If you plan to serve your German potato salad warm, then I wouldn’t prepare anything (except for maybe the bacon) ahead of time. The problem is that the potatoes, once peeled, mixed, and chilled, tend to stick together (kind of like pasta noodles) and don’t typically hold their shape when remixed after reheating.
With that said, this salad is absolutely delicious leftover – warm or cold – it just may not look as pretty. If that doesn’t matter to you, give it a try making it ahead. You may also want to make extra vinaigrette to drizzle over your salad just before serving as the potatoes will probably absorb all the liquid as it rests.
How long will leftovers last in the refrigerator?
Leftovers, when stored properly in the refrigerator, last for approximately 4 days. The potatoes will absorb all of the vinaigrette so consider making a little extra if your potatoes seem dry.
What to serve with German Potato Salad
As you may imagine, this German potato salad is best served with a side of sausage, brown mustard, and an ice-cold beer!
More Delicious Side Dishes,
If you try making this WarmGerman Potato Salad Recipe, please leave me a comment and let me know! I always love to hear your thoughts.
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Warm German Potato Salad Recipe
- 4 pounds medium Yukon gold potatoes - (or red potatoes)
- Kosher salt
- 1 pound thick-cut bacon - chopped into small 1/2-inch pieces (see notes)
- 2 medium yellow onions - minced
- 3 cloves garlic - minced
- ⅓ cup apple cider vinegar
- ½ cup white vinegar
- ¼ cup water
- 2 tablespoon coarse brown mustard - (not yellow mustard)
- 4 tablespoon granulated sugar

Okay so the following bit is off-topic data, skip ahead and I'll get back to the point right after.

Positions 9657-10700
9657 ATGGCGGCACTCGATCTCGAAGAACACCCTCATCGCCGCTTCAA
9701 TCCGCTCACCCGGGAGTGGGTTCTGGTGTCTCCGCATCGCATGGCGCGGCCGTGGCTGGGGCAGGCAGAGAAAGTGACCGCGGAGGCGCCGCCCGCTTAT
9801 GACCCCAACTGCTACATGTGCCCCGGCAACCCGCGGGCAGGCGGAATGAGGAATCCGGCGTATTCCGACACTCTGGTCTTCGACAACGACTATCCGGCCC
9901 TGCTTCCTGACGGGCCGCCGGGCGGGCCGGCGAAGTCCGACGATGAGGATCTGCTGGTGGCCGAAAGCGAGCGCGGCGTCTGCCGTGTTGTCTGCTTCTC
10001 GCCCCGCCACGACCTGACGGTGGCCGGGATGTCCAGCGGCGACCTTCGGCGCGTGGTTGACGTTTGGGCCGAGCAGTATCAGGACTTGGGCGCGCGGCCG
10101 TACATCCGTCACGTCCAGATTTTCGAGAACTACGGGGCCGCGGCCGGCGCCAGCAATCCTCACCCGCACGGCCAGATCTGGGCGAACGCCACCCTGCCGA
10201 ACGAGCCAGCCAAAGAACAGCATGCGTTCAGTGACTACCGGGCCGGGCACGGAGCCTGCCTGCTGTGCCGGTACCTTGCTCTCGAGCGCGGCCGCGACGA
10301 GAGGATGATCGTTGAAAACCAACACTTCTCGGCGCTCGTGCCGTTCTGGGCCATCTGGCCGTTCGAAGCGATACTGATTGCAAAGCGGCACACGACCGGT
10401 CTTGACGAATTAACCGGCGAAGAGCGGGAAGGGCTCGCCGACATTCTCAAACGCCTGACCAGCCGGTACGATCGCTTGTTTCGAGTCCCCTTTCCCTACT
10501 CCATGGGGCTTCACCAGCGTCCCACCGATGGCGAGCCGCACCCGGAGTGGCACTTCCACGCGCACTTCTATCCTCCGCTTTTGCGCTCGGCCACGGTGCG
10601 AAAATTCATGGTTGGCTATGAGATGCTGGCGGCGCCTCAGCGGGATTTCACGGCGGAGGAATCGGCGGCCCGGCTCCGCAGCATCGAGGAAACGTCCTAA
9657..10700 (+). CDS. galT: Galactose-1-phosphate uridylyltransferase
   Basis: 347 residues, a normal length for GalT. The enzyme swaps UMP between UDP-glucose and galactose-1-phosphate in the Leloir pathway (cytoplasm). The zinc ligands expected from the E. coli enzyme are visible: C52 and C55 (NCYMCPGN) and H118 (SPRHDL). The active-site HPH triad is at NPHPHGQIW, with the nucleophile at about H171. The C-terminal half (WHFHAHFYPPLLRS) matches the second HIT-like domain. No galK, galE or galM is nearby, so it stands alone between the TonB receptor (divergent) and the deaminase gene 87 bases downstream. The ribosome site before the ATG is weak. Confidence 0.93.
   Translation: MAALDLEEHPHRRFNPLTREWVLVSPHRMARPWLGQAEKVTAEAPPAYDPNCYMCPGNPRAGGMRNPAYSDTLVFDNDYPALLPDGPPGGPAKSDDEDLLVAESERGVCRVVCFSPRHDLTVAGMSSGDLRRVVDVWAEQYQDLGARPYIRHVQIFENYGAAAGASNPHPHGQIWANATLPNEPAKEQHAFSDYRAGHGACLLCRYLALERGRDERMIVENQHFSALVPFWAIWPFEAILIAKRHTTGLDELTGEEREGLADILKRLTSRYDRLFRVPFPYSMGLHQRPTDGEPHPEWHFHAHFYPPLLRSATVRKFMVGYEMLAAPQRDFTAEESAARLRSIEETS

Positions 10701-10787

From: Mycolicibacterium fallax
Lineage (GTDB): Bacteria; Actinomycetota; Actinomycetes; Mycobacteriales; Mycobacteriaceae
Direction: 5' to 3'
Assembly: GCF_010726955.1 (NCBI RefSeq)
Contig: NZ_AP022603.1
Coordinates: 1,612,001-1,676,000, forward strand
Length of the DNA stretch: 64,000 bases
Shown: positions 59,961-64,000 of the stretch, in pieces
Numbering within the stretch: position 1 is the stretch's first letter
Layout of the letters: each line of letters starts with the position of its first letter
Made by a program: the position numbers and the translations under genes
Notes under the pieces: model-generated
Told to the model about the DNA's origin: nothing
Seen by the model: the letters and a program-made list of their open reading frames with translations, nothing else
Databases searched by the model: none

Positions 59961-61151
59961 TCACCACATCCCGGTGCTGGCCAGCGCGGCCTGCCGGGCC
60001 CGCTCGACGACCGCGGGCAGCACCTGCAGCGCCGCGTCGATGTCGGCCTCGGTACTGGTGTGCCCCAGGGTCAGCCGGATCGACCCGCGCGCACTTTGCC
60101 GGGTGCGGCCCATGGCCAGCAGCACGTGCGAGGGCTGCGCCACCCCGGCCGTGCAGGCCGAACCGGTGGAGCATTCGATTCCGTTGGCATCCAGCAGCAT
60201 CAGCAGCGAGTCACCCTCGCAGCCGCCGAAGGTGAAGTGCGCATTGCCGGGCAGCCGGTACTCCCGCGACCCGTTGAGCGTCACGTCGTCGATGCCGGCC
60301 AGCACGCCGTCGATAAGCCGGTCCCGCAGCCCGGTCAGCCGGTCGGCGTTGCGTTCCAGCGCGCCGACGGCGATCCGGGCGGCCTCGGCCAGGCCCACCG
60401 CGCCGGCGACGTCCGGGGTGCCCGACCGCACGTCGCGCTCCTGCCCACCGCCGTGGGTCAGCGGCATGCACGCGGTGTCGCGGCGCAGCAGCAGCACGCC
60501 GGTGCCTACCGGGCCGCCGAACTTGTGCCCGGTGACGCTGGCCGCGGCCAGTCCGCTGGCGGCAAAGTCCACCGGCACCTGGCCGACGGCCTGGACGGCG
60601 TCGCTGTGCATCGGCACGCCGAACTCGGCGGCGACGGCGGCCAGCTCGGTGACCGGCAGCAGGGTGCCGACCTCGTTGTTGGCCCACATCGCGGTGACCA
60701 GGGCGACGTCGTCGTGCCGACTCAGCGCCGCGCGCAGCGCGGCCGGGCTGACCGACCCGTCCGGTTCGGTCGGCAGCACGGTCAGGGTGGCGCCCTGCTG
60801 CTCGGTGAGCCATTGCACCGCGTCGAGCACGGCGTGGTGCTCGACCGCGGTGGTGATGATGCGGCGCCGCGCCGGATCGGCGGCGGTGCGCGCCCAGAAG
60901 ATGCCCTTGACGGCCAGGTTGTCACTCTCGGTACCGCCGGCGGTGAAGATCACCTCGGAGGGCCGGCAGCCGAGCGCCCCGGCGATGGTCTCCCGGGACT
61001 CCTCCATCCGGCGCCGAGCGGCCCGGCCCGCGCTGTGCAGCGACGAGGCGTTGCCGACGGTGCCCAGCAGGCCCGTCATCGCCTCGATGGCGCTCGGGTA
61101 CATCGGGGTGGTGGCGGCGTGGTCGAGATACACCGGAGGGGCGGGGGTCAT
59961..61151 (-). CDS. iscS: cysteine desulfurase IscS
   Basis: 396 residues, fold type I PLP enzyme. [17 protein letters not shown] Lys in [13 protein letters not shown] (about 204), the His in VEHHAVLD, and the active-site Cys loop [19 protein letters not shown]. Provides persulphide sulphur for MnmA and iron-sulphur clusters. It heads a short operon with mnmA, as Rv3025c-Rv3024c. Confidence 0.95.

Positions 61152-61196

- ¼ cup fresh parsley - minced (plus more for serving)
- salt and pepper - to season
- Transfer the potatoes to a large pot and fill with enough cold water to cover by at least 2 inches. Set over high heat and bring to a boil. Cook for approximately 10 minutes, or until you are just able to pierce them with a fork (try not to overcook your potatoes). Drain and set aside to cool.
- Meanwhile, as the potatoes boil, cook the bacon. Add the chopped bacon to a large skillet and set over medium-high heat. Once the bacon is hot and sizzling, reduce heat to medium-low and cover with a lid. Cook low and slow, stirring occasionally. Once the bacon pieces are golden, remove the lid and allow them to cook until the desired doneness is reached. Remove the bacon using a slotted spoon to a plate lined with paper towels. Reserve approximately 2-3 tablespoons of bacon grease.
- Once the potatoes are cool enough to handle - but still warm - gently peel. You can do this using your hands (the skin should rub and peel right off), or use a small paring knife. You may also leave the skin on if preferred. Chop the potatoes into small, equal-sized cubes or slices.
- Return the skillet with the bacon grease to medium-high heat. Add the minced onion and cook, stirring occasionally for 5-6 minutes, or until onions are softened. Add the minced garlic and cook for 1 minute more.
- As the onion is cooking whisk together the apple cider vinegar, white vinegar, water, coarse brown mustard, and granulated sugar in a small bowl.
- Once the onions are soft and translucent, add the bacon back to the skillet and add the vinegar mixture, mixing well to combine. Once heated, add the potatoes and parsley and gently mix well to combine. Garnish with additional parsley, to taste, and season with salt and pepper. Enjoy!
- You may also cook your bacon in the oven. If you do this, be sure to reserve 2-3 tablespoons of bacon grease to cook your onions.
- Potato salad works best using waxy potatoes such as Yukon gold or red potatoes.
- You may substitute dill or chives in place of the parsley, if desired.
- Keep leftovers in a sealed container in the refrigerator for up to 4 days. For best results, cover a microwave safe dish with a damp paper towel and rreheat in the microwave.
- This recipe is gluten-free and dairy-free.
(Nutrition information provided is an estimate and will vary based on cooking methods and specific brands of ingredients used.)